We argue that Israel can and should improve its treatment of asylum seeking populations for three main reasons:
1. While Israel is the only Jewish state, feelings of external threat are shared by other states around the world. Feelings of cultural and competition threat, are the most widespread responses to foreign migration, in any given community. Israel is not unique in its predicament of irregular migration, or feelings of out-group threat. As states throughout the global north work to acclimate to new trends in global migration, Israel’s policies should fall in line with the common practice, rather than being an extreme example of exclusivity. This does not mean that Israel should open its borders and accept all refugees. It does mean it should accept some. We argue it would be best to start at home – caring for the people already present within its borders.
2. Much has already been written about Jewish and Israeli involvement in the drafting of the 1951 Convention on the Status of Refugees, in the aftermath of World War II and the Jewish Holocaust. Others have also written about the concept of ‘Responsibility Sharing’ in the international community, which is grounded in both international law and shared moral sensibilities. Israel has always aspired to be a ‘nation among nations,’ and as such it should implement the conventions it signed in domestic law, and carry its share in the global responsibility for asylum seekers and refugees.
3. Israel has an added value as it approaches the predicament of asylum seekers. As the state of the Jewish people, created in the spirit of Judaism, it has to abide by the command to love the stranger. You cannot proclaim your love and responsibility for the “stranger” every Passover, in the prayers and texts, and then turn your back on refugees. Jews, if they are faithful to their ethos and have integrity, need to be at the world’s vanguard of helping refugees. This should become the hallmark of our Jewish identity.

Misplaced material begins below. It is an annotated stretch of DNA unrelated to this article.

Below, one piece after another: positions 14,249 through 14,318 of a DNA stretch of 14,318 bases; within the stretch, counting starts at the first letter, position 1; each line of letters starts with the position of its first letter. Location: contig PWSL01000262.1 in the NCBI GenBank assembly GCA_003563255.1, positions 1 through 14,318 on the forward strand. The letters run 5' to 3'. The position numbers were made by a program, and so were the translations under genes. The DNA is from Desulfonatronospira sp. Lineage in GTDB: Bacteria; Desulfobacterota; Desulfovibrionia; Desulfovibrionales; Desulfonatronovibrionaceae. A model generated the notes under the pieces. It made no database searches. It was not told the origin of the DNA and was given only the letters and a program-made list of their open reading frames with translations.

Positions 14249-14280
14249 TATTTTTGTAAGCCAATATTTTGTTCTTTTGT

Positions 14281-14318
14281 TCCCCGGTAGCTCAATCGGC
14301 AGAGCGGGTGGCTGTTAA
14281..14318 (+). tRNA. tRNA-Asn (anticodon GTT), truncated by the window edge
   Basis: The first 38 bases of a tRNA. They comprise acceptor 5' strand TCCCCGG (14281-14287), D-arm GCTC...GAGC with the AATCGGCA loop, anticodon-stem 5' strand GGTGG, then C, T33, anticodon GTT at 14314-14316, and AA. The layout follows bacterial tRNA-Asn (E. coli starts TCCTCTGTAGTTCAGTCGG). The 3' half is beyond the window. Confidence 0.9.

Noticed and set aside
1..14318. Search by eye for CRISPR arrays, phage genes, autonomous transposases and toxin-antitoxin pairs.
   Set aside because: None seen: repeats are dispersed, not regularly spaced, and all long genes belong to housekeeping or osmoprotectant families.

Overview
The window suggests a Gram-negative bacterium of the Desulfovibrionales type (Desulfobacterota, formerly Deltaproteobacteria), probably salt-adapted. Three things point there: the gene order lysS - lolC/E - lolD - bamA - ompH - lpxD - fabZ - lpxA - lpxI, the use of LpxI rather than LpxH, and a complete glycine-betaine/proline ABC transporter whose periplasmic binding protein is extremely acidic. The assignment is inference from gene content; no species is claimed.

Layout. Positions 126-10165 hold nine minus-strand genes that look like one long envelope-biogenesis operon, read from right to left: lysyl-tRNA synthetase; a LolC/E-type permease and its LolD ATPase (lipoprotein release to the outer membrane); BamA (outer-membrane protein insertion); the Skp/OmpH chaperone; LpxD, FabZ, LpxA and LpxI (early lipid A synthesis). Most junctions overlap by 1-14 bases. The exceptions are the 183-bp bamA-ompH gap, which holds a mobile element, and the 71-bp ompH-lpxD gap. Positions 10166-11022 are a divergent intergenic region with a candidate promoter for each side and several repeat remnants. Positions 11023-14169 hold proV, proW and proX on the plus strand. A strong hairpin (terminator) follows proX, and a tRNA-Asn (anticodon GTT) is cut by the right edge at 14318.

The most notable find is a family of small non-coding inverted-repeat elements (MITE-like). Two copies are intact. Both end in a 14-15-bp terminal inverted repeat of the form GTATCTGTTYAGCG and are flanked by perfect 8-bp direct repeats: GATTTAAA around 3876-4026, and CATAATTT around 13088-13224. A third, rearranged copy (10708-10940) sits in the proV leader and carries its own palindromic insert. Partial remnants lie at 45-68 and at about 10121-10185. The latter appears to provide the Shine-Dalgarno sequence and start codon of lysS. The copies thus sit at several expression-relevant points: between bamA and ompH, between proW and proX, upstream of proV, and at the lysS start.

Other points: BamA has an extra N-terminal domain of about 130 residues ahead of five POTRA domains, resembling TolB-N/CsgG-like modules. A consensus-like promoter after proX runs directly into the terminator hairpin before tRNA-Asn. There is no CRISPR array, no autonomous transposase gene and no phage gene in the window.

Jews today are re-interpreting and re-writing their collective ethos and destiny. Do we want our children to inherit a Jewish People known for human compassion, social sensitivity and sense of justice? Or do we want notions of particularism and nationalism to define us? Will our children even want to be part of a collective whose entire sense of self rests on particularistic considerations, at the price of the same humanistic values Judaism brought to the world? This specific issue reflects a larger challenge: What will the future character of the Jewish people look like? Will we tolerate insensitivity, human apathy and sometimes cruelty performed in the name of the Jewish State? Or should we insist that the state of Israel abides by its legal, moral and Jewish commitments, as an expression of our collective covenant of destiny. The one in which, as Soloveitchik points out, the people “finds the full realization of its historical being.”
 Tally Kritzman-Amir and Yonatan Berman, ‘Responsibility Sharing and the Rights of Refugees: The Case of Israel’ The Geo. Wash. Int’l L. Rev. 41 Jan 2011.
Maayan Ravid is conducting doctoral research at the University of Oxford, UK, on the detention of asylum seekers from Sudan and Eritrea in Israel. She completed a Masters degree at the University of Oxford and a BA at Tel Aviv University in Political Science and Histories of Africa. Her academic work corresponds with over 10 years of grassroots activism with disenfranchised communities in Israel – including asylum seekers, Ethiopian migrants and Israeli residents of South Tel Aviv.
Dr. Shlomi Ravid is the founding director of the Center for Jewish Peoplehood Education and the founding editor of the Peoplehood Papers.